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Graphical lies and semi truths

I’ve been geeking out a little with some data in the last 24 hours, looking at the circulation stats of my blokes for the last 2 years plus the last month.  Glancing through the table leads to the conclusion that they are in fact borrowing more books – I know that doesn’t necessarily lead to more reading, but I also know that just having books around is a good thing.  One of the issues is that inherent in international schools is the fact that students come and go. Most of our students have been here for the last 2 years, and a few entered mid-way – so I averaged the monthly book borrowing by assuming 8 months of school (yup, we’re off for 16 weeks of the year), and then apportioned appropriately. (Note 2016/7 data needs to be updated at end of September to give the full 1.5 months).bar

But no-one likes looking at a table of data, so how to get this into a graph?  Now even a 3rd grader would (hopefully) be able to tell you that discrete data = bar chart.  So that leads to this:

That kind of shows you the picture – that the green bars are generally the highest (although maybe I need to invert the colours).

 

Now, let me show you another picture. This time I am quite incorrectly showing you a line graph.  Why is it wrong – well because a line graph is to show the relationship between two sets of values, with one set being dependent on another. Well, as each point is a different child’s reading,  and one child’s data has nothing to do with another child’s data, so obviously a line graph is nonsense. Except for the fact that it much more clearly shows that students have increased their borrowing since they’ve joined BWB. Quite wrong, but more graphically. I’ve been even linemore deceptive by ordering the data by number of books by date (mainly because the first 6 boys were not at the school in 2014/5 and the next 3 not last year so it made things look more confusing if I didn’t order it.

The next graph is even more pretty but it’s wrong wrong wrong and very deceptive – because I used a “stacked line” it’s no longer showing the boys who they read less than the previous year (s) as I’m adding up their reading over time.

No wonder they say “lie, damned lies and statistic” – maybe they need to add “graphs” to that one.

stacked-lineMore problems with this type of data – it tells you about the quantity, but nothing about the quality of what’s being borrowed. If I drill into various circulation histories I see a lot of “churn” of graphic novels. I’m assuming the lads who’ve read 15 or 20 books in the past month are reading nearly one book a day. That’s assuming they’re reading them. In fact one of the boys who seems to be borrowing and reading less is the boy who is tackling much more sophisticated literature and longer books.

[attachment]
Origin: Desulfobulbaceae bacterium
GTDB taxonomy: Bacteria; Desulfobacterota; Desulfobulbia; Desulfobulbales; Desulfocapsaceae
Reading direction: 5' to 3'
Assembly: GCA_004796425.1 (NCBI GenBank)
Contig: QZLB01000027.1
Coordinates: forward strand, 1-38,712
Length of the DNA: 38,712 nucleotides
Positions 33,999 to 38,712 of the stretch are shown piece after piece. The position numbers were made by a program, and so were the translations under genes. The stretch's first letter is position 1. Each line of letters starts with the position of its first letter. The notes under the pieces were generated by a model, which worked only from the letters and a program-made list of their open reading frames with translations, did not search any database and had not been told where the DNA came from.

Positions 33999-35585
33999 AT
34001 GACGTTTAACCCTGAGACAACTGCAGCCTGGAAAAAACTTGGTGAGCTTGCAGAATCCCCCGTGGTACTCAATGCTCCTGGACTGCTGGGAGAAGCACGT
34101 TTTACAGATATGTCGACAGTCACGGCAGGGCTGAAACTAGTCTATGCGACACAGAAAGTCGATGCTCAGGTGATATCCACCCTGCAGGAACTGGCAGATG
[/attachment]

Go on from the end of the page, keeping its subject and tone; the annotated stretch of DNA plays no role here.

Which shows just how individualised one’s approach needs to be to students, and data, and even goals and aims.  I like to think I’m employing a “bait and switch” tactic in the long term – I wonder if that can be quantified? Thinking aloud – if my books were lexiled and I could for each child see a lexile trail that gets stronger over time … unfortunately wishful thinking at this point as our books aren’t lexiled. I’m wondering if any longitudinal research has been done in this respect? I was watching a demo of Scholastic’s Literacy Pro yesterday and maybe that’s influencing my thinking. Because once you’re in that kind of program the program in itself corrupts the data by only feeding the student books in their lexile range, so you have animals in captivity rather than in the wild, if you see what I mean.

Now to see what the reading data tells me, and to see if there is any way to tie it all together in a pretty picture.  I need a spare mathematician to guide me through this – first year university stats is just not going to cut it I fear!

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Fortunate coincidence

After our leadership meeting this week I asked our principal what she thought of my various options for my case-study and which would be most beneficial and meaningful for the school.   By happy coincidence the senior leadership is looking at a number of things that tie in nicely with my ideas of what would be a viable case-study

  • Using the cumulated data we have on reading scores from the last few years in an interpretive and meaningful way
  • Examining a small section of students to see if anything can be extrapolated to the wider student body and inform teaching and learning
  • Raising the “bottom” – i.e. looking at our struggling students in a holistic way and seeing how we can help them on their learning journeys

In our conversations we also discussed how struggling students can influence the whole ambiance in a classroom, both in the student body and in the teachers response to the individual student and the class as a whole.

The question of course is what is ‘success’ and how do you measure it?  Must it be an improvement in reading or other academic measureables? Something ‘concrete’? Or can we think about the more ‘fuzzy’ aspects of learning that are harder to pin down.  Like affinity and belonging – nicely spoken about in this (non academic) article. Certainly we know that students who have (excessive) stress have difficulty learning. But is it skill, is it motivation that starts the negative spiral? And who can help? Is it a bootstraps issue, is it parents, peers, teachers, mentors, siblings?  What formats and genres?

I’ve just downloaded hundreds of articles around these themes, so it’s time to start digging in and try to get a research question out of it all.